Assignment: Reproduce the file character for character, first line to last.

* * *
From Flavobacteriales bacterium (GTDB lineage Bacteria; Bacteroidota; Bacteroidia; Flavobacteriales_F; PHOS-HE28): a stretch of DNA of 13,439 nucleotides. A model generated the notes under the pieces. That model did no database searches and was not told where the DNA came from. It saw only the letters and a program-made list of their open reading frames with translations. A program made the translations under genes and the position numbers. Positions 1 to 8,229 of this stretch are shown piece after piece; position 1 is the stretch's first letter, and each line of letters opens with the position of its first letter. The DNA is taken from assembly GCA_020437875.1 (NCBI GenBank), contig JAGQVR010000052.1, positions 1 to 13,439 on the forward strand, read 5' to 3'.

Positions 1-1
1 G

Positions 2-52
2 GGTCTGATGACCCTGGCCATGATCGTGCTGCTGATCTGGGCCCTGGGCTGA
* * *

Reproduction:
From Flavobacteriales bacterium (GTDB lineage Bacteria; Bacteroidota; Bacteroidia; Flavobacteriales_F; PHOS-HE28): a stretch of DNA of 13,439 nucleotides. A model generated the notes under the pieces. That model did no database searches and was not told where the DNA came from. It saw only the letters and a program-made list of their open reading frames with translations. A program made the translations under genes and the position numbers. Positions 1 to 8,229 of this stretch are shown piece after piece; position 1 is the stretch's first letter, and each line of letters opens with the position of its first letter. The DNA is taken from assembly GCA_020437875.1 (NCBI GenBank), contig JAGQVR010000052.1, positions 1 to 13,439 on the forward strand, read 5' to 3'.

Positions 1-1
1 G

Positions 2-52
2 GGTCTGATGACCCTGGCCATGATCGTGCTGCTGATCTGGGCCCTGGGCTGA